Sword of Aquarius
a romantic political tragedy novel by Rolf A. F. Witzsche
Volume 7 of the 12-volume series, The Lodging for the Rose

Page 36
Chapter 8 - Aquarius Rising

      The only pattern that was not repeated was the honorary promotion of the key players in high places, who in the past were 'knighted' for their loyal service to the fondi's empire in its cause against humanity. This pattern had become too much of an embarrassment for all the parties concerned, to be repeated again.

      Luckily, Nicolai's greatest fears had been groundless. He feared that there might have been a manual backup arranged, should the satellite system fail. So far, there was no sign of any backup system. Still, one could never be certain that a sleeper backup might not have been planted into hidden places in many cities that would someday activate itself. But as time passed, this fear lost ground and faded away. Steve, however, never changed his mind about me having correctly identified in my dream, the real backup plan. Indeed, he found plenty of evidence that it was already being implemented.

      Regardless of what the outcome will be when the final words are spoken, Tony and I, and our entire family, felt good about the victory that we had been involved in, and the role we had played in it. To us, this was a great victory. It had made a difference. We had made a difference. Also, we were relieved to know that only three cities had been hit by the depopulation machine, not all six as we had feared, which was far less than what any of us had anticipated, nor had everyone died in the effected cities. A few people had recovered after weeks of being terribly ill, although Nicolai and Anton were not among them.

     

      After the death of Nicolai and Antonovna, Sylvia suggested that Antonovna should have come to us, to Ross' station, had she been able to escape the holocaust to our rock by the sea, where she and her beloved Nicolai are loved and respected like nowhere else in the world. Everyone said they would have been glad to have her with us. Still, in spite of all that I knew, I could not accept that she was dead. She was still alive in my thoughts, as was Nicolai.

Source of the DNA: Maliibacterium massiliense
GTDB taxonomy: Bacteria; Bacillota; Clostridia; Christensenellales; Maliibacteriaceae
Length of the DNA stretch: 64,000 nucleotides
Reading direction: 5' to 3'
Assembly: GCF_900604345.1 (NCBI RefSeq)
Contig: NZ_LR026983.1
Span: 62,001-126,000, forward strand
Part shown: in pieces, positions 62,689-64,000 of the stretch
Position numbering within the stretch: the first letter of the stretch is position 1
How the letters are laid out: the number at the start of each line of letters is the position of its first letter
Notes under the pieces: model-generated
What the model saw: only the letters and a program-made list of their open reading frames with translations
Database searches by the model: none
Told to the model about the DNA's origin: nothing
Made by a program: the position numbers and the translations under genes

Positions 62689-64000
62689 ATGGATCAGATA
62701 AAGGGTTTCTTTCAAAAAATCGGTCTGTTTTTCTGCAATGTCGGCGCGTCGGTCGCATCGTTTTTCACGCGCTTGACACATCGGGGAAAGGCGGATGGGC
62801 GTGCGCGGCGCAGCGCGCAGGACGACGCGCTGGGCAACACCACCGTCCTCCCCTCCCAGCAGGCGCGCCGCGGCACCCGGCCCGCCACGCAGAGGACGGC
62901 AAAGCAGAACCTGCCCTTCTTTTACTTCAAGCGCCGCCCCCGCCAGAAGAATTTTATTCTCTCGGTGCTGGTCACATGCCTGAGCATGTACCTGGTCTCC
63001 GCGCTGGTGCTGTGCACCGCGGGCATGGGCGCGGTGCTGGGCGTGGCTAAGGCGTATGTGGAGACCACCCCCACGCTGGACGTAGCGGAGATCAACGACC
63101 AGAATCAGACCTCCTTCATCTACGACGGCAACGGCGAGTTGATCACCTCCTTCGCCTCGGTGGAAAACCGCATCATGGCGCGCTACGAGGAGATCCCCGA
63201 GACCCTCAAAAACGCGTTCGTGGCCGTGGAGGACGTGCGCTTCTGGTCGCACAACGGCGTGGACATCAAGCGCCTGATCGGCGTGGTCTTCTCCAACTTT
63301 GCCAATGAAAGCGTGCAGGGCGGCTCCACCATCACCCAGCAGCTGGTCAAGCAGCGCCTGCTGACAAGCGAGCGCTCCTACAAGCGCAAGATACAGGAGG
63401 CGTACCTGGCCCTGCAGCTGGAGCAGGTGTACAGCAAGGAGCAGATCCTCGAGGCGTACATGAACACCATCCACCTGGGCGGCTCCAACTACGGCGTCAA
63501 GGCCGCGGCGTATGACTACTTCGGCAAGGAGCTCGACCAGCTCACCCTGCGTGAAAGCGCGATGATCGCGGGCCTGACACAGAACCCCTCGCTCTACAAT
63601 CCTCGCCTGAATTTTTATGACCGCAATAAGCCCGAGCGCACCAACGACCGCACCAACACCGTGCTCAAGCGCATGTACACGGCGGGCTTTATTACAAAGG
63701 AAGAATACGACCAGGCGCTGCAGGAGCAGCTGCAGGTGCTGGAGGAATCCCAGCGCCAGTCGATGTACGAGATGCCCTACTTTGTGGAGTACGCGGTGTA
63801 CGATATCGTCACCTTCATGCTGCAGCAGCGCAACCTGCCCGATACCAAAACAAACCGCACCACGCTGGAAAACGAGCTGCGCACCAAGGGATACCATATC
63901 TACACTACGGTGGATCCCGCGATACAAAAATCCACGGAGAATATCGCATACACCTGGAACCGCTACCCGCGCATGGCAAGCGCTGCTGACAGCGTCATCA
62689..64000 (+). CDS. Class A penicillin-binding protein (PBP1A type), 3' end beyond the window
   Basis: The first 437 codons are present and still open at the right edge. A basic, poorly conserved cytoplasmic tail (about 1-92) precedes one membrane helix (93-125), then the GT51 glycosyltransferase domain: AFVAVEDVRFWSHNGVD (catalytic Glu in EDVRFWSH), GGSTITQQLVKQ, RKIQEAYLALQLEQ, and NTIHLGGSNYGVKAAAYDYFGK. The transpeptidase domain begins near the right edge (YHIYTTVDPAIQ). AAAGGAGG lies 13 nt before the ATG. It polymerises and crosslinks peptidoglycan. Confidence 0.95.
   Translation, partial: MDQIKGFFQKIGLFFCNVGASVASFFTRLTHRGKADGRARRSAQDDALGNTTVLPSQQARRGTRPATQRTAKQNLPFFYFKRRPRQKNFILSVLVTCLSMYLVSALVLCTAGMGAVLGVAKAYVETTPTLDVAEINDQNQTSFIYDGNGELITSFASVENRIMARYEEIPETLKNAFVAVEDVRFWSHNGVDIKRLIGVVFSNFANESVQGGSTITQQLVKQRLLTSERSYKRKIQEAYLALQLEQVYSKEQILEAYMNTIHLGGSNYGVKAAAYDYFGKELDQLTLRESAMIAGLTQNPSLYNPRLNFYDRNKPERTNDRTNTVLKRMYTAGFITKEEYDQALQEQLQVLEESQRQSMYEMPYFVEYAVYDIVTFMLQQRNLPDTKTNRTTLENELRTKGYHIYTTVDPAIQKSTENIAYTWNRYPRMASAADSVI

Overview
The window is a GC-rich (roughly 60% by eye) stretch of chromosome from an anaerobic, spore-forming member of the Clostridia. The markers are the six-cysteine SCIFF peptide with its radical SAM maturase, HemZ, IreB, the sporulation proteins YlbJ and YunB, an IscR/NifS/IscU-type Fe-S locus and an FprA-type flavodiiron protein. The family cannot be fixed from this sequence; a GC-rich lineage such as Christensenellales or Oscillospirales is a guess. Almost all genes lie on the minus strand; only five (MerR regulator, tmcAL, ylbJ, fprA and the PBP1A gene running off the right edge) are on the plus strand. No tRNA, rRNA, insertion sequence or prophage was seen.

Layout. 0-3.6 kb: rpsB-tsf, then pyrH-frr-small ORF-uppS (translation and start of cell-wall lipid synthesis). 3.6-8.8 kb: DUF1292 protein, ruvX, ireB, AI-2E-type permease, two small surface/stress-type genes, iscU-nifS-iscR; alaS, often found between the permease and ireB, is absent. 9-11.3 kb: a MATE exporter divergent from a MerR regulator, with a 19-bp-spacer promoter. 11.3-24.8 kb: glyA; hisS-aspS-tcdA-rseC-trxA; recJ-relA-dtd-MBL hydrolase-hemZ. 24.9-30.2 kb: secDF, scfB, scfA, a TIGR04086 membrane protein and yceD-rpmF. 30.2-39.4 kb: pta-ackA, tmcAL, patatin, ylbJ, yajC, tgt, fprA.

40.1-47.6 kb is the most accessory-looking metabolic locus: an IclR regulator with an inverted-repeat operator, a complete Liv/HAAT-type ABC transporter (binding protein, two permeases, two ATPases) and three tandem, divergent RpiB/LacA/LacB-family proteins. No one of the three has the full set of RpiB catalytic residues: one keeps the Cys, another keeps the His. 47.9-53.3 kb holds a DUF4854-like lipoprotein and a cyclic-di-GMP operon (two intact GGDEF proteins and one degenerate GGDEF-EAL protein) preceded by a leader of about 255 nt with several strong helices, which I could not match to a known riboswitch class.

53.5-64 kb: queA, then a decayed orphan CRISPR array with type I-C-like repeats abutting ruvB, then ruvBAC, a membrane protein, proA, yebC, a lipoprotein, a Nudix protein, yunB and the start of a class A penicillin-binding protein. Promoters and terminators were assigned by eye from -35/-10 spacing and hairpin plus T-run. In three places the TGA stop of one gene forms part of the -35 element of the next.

At this point I decided to carry out Anton's final suggestion, as it were. I suppose it was partly to honor Anton, and partly because it made a great deal of sense that I should invite Heather to join me for a two week tour across Mexico. "You must do it," Anton had told me in Novosibirsk, "for your own and for their liberation."

      When I finally told Sylvia and Ross about it, both asked why I had waited so long. Of course, they also knew the answer.

      "Would you have invited me without Anton suggesting it?" Heather asked. "If the answer is no, I don't want to come."

      "I would have done this ten years ago if I had had the courage," I answered. "I have always loved you deeply from the first day we met, but I didn't dare to acknowledge this love further. Of course I tried again not so long ago, hoping against all odds, but that didn't work out either. I was actually afraid afterwards of hurting you again. The 'infrastructures' had not been built that would have made such a move possible."

      I finally had to laugh. "I couldn't allow myself to move beyond that silly idea that your life belongs to Ross," I said and kissed her. "Most likely you couldn't marry him, for a similar kind of fear. At least this is how Anton had felt about Nicolai for all these years. It was not until after the Caracas conference that Nicolai recognized the validity of the principle of keeping the door open, because then, the bond will never become a trap like the bond of the Soviet Union had become for many of the Soviet republics."

      So it was, that after two days of thinking it over, and by her own initiative, Heather came to me and accepted the offer. As it turned out, we never seemed to have time for this sort of thing anymore. Our joint vacation became delayed, again and again. Nor did this seem to matter. Ever since the Caracas Conference, Heather and I had continued on from where we had left off those many years earlier at the SandCastle. An unhurried kind of love had unfolded from that. Eventually, as by some miracle, our trip to Mexico became a reality.